It’s been another weird week in retail.
Turns out curiosity didn’t kill the cat — a Japanese company did. But they replaced it with a plush cat toy, so that’s something. Meanwhile, Balenciaga walked platform Crocs down the runway and Swarovski is adding zeroes to the end of everything — from water bottles to VR kits.
This, and more, in this week’s Retail Therapy.
Look what the cat dragged in
Cats are a topic of contention for many pet owners. Aside from the "dog" camp and the "cat" camp, there’s also the "I like cats if they’re friendly and affectionate" camp. But how do you ensure you adopt the right kind of cat and not a claw-raking menace bent on feasting off of your flesh when you die?
Thanks to Yukai Engineering, we no longer have to worry. The Qoobo, a robotic cat that comes in "Husky Gray" and "French Brown," has all the benefits of a real cat and engenders none of the life-threatening fears associated with actual cat ownership, Mashable reports. An elegant solution to the cat problem, the Qoobo gives you the tail, fur and lack of companionship that you can expect from a real cat, with the added benefit of requiring no food, water or other real care.
The cat robot is programmed to wag its tail when you stroke it and can even produce a vibration upon being touched, all to make you feel better — because what is the purring of a real cat compared to the vibration of a plush toy with no face? And unlike real cats, the Qoobo will never slink away upon your approach, swat at your face mid-sleep or dig its claws into your arm for unforeseeable reasons.
That’s because it has no arms. Or legs. Maybe the Qoobo isn’t for everyone, but hey — there’s more than one way to skin a robotic cat.
Balenciaga puts the 'platform' back in Crocs
In the latest of a shocking number of attempts to bring back Crocs, Balenciaga actually told its models to walk down the Paris Fashion Week runway in a scaled up version of the hole-dotted foam shoes that peaked as an unfortunate fashion fad in 2007.
But these aren't your typical "toddler at the beach" or "old lady gardening" Crocs — the platform foam footwear towers at 10cm tall.
You’d think if Drew Barrymore couldn’t save crocs, no one could, but it seems Balenciaga wants to take a crack at turning around the image of a brand that most people are embarrassed to wear in public. And it has some experience in that department. Earlier this month, the Spanish luxury fashion house rebooted dad sneakers with a pretty penny to match its new "distressed" look.
This pair of shoes takes what Balenciaga calls the "iconic" Crocs and actually just makes it worse. Remember Croc charms — the tacky invention created to recapture the faltering hype? These shoes are covered in them.
So why were models strutting them down the runway again? Probably for the same reason Balenciaga made shopping bags and priced them at over one grand. They sell.
While everyone was busy worrying about climate change and being nuked, someone made platform crocs. This imminent threat needs to be stopped pic.twitter.com/DJpYxRJkvs— Veronica (@VeronicaRuckh) October 2, 2017
Balenciaga is making platform Crocs... pic.twitter.com/3yhax5P2Zm— Alex Gallagher (@alexineleila) October 5, 2017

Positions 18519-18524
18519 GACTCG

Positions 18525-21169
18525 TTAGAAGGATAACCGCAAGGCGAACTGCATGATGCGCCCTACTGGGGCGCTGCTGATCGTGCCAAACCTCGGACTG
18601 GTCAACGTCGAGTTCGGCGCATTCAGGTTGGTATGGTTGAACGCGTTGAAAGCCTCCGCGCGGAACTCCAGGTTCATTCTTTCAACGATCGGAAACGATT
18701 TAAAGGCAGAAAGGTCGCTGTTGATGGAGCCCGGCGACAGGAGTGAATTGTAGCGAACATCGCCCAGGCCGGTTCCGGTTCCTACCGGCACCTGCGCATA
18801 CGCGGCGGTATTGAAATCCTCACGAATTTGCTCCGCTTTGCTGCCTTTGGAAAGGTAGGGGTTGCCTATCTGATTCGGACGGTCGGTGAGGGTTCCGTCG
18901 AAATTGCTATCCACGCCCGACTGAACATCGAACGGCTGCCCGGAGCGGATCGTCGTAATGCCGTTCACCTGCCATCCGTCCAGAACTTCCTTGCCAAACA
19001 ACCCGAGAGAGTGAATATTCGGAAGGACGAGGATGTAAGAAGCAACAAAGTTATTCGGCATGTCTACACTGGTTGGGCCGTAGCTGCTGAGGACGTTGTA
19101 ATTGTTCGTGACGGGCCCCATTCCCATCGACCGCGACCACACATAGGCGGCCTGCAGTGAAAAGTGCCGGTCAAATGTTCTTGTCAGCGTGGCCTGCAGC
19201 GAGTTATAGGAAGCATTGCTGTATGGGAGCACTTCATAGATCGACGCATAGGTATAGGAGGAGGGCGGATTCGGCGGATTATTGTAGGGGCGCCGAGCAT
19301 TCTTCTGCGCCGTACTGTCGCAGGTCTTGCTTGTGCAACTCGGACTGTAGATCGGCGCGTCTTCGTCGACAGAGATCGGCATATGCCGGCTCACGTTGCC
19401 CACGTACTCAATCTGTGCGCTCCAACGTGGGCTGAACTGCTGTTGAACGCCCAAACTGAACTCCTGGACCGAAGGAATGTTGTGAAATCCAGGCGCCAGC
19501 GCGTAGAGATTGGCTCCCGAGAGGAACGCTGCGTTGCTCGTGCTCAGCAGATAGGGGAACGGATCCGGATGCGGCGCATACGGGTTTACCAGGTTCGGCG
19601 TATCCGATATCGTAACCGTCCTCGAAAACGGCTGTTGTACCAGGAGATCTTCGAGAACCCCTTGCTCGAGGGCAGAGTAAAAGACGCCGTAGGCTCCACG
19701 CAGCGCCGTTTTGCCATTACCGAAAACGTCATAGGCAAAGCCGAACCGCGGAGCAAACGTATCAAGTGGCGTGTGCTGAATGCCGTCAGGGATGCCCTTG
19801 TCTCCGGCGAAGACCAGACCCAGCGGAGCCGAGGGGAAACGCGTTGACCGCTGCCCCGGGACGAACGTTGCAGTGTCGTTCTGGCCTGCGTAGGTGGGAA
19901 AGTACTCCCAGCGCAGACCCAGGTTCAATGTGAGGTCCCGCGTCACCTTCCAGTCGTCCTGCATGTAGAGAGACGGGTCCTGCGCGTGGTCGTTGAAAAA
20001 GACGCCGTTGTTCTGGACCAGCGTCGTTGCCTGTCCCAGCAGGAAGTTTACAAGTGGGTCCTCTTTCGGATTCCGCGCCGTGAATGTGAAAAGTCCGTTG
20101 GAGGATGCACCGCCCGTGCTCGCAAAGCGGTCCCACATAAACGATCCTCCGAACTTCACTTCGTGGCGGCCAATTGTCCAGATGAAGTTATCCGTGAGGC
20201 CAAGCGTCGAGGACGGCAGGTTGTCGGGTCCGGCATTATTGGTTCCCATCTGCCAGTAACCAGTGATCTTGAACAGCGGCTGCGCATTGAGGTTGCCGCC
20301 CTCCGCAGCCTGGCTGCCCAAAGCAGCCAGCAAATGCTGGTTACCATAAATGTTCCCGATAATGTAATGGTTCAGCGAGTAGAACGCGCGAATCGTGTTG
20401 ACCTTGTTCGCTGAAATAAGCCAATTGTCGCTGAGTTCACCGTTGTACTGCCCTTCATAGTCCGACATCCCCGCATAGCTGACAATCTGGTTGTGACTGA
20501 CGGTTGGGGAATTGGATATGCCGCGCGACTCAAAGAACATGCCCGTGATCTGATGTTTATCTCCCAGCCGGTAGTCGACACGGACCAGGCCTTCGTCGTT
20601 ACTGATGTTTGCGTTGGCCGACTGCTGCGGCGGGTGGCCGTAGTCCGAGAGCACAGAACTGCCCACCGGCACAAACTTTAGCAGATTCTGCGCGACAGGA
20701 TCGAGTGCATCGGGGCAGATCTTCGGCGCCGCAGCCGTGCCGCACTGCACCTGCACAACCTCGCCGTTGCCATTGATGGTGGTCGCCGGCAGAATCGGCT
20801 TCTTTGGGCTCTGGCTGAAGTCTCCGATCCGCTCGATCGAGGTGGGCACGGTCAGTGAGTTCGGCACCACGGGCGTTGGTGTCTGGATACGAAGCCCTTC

I want platform crocs— Louie (@kiinglouist91) October 5, 2017
Swarovski finds a diamond in the water bottle market
They say one man’s trash is another man’s treasure — in which case men should keep a better eye on their trash because if Swarovski has its way, everything’s likely to become a jewel-encrusted treasure, from necklaces to… water bottles.
In a move that’ll have you squinting every time you try to take a sip of water, Swarovski has teamed up with Bkr to create a water bottle that comes with a crystal-covered lid and a $185 price tag, Glossy reports. That’s not to mention a Swarovski crystal-encrusted headset for a virtual reality collaboration with MasterCard. The "500 Collection," which is about $150 more expensive than the typical Bkr bottle, is apparently inspired by "a glam culture obsession."
The product description is a jumble of words and phrases that convey only one real meaning: privilege.
According to the site, the collection’s inspiration is "the surreal experience of floating weightlessly in a Lucas Samaras infinity room, a giant glass bath in an all-glass bathroom, a bon-vivant and her unconventional bed made entirely of crystals and everything that’s quite impractical, quite beautiful, quite unnecessary, quite necessary and dizzyingly, limitlessly glittering, glowing, mesmerizing, fearless and fashion-mad."
Couldn’t have said it better ourselves. After all, diamonds are a (rich) girl’s best friend, right?
Spanx keeps a tight rein on consumers’ arms
As if wearing tights on your legs wasn’t enough, Spanx has found a way to make women more self-conscious while also forcing their arms into skin-tight undergarments.
Recognizing a gap in the market for arm-clinging tights, Spanx has released just that — "ArmTights." The product, reported by Huffpost, covers the wearer's arms and chest, cutting off a few inches above the belly button. According to the description, it’s been through five years and "hundreds of prototypes," but the team over at Spanx has finally come up with a way to improve the way your arms look in those unflattering long-sleeves we all apparently wear.
Hold onto your tube socks and long johns: "Arm Tights are made entirely from hosiery to give you an incredibly lightweight, comfortable second-skin feeling. Unlike traditional layering shirts, this non-shaping garment has no seam up the arms for 360 [degrees] of flawless coverage!"
Next time you’re layering up for winter, throw on something that’s not a real shirt to help hide all of the self-perceived flaws that keep the Spanx business running.